The carpenters in the upper right use chisels and wedges to split timbers, while the other workers to the left use adzes to dimension and clean split boards. One appears to be of African persuasion.
The carpenter and his young helper in the drawing’s upper half use a sumitsubo (inkpot) to snap a straight line on a timber in preparation for splitting it into boards. The carpenter at the lower right closes his left eye and focuses on his sumitsubo line, which he is using as a plumbline, to orient his steel square to vertical against the log’s end. At the same time, His buddy on the opposite end is using his bamboo pen and steel square to mark a similar vertical line on the log’s end. He wet the end of his bamboo pen with ink from the reservoir of his classic split-tail sumitsub0 laying on the ground near his foot. Notice how an adze is used to keep the log in-place.
Carpenters erecting the building’s structure. No ginpoles, shoes, or tie-offs are in sight. Probably no hardhats either. And the scaffolding looks hinky. Tisk, tisk! What would OSHA say?
A diagonal view of the Coved & Coffered ceiling installed at the family room
A corner view of the family room’s coved & coffered ceiling. Notice the coped joints. This work is typically performed by joiners, not carpenters.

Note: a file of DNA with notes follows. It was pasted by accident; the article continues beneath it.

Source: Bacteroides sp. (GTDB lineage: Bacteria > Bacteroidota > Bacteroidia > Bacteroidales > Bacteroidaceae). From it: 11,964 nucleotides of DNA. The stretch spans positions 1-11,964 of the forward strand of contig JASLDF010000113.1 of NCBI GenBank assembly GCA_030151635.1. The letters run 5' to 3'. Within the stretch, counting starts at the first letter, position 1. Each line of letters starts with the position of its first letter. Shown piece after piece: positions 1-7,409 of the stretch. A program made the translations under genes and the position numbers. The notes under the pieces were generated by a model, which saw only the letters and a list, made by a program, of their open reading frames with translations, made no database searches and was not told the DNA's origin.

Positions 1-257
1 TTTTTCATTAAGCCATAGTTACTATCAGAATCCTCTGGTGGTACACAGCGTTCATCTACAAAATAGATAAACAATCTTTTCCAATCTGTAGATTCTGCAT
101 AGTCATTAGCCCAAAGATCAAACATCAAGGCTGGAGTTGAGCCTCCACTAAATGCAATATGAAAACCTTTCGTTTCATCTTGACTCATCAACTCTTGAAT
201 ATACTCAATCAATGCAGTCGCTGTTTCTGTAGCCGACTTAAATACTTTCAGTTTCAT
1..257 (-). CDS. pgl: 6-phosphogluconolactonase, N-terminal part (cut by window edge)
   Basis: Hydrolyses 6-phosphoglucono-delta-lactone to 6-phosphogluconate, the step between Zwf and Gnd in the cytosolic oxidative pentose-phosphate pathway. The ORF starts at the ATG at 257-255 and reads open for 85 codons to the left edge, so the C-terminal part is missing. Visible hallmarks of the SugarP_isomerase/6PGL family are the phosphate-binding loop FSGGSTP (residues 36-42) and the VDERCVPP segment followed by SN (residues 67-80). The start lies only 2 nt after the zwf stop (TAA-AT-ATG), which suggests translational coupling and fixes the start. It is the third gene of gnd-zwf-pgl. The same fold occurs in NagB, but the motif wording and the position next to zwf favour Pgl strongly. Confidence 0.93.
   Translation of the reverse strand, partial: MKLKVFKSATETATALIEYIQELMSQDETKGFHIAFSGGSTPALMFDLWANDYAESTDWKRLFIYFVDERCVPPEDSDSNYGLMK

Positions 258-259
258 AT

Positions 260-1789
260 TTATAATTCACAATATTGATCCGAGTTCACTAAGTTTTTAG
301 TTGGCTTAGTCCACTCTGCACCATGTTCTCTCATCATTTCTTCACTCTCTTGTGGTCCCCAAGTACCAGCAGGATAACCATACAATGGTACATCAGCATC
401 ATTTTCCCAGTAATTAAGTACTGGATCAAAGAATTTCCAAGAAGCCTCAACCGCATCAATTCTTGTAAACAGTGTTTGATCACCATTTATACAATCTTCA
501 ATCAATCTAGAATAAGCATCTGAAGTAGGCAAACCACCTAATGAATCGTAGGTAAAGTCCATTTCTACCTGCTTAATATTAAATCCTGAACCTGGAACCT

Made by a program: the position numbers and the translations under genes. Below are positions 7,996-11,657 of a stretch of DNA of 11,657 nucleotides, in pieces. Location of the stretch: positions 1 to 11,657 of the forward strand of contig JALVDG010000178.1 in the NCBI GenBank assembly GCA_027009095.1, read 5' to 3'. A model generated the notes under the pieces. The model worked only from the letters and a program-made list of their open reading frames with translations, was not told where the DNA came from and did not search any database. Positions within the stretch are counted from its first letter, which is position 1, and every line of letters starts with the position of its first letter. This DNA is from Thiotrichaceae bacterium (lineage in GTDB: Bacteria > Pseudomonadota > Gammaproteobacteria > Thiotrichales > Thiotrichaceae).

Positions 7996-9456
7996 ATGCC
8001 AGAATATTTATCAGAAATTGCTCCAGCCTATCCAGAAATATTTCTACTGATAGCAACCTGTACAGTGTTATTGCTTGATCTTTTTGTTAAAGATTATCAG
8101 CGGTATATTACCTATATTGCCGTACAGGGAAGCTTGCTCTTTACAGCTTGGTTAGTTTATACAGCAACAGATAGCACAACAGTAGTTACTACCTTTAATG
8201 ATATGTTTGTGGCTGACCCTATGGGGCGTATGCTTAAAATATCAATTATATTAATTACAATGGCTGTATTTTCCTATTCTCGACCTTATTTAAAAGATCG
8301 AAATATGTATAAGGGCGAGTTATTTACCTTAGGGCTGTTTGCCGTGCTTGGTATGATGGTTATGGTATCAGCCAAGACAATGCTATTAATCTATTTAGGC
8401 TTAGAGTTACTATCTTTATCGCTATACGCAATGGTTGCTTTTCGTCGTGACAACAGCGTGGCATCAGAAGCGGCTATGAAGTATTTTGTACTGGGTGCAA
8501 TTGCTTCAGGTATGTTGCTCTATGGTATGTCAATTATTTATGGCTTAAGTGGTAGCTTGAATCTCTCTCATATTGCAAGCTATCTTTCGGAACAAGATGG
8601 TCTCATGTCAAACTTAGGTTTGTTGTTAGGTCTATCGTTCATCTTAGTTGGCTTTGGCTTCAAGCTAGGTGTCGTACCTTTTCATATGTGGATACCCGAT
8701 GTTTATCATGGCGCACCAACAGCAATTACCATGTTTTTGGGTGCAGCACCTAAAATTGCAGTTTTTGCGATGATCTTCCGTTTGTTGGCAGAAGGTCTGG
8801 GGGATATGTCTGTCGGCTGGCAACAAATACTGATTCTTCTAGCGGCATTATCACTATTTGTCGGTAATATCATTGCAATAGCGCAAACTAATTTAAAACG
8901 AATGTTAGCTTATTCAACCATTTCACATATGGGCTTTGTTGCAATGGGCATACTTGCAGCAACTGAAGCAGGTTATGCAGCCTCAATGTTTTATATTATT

Related image
The living room has an even more elegant coved & coffered ceiling in plane-finished raw Hinoki wood
The living room’s coved & coffered ceiling in Hinoki wood with a carved “rainbow beam” in the foreground. Nice work!

With the assistance of his 2,000 helpers, the carpenter completed building his bride-to-be’s house before the sun went down that day,

Overjoyed, the carpenter flew to the pretty girl’s house to tell her of his success. “I have finished the house you asked for. Please marry me now!”

“Truly?” she asked. She went to see and found a big, beautiful house with 60 tatami mats, just as she had conditioned. “I will marry you.” she said. 

And thus the prettiest girl in the village became the carpenter’s bride.

The carpenter and his bride then moved into their happy new home.

Afterwards, the 2,000 carpenters scattered throughout Japan and for many years taught others how to build houses, temples, bridges and many beautiful things of wood.

After several happy years had passed, the bride said to her husband “I have been silent up to now, but the time has come to tell you the whole truth. I am not really a human being. I am an angel named Tenjin. I came down to earth from the kingdom of heaven. But the time has now come for me to return to heaven.”

The carpenter replied: “Ah, well, now that you mention it, I am not a human being either. I’m a carpenter god named Tengo. Let’s both return to heaven together.”

So Tengo and Tenjin rose high into heaven where they still live together happily ever after.

The End

YMHOS

If you have questions or would like to learn more about our tools, please use the questions form located immediately below. Please share your insights and comments with everyone in the form located further below labeled “Leave a Reply.” Your information will remain confidential (we’re not evil Google or incompetent facebook).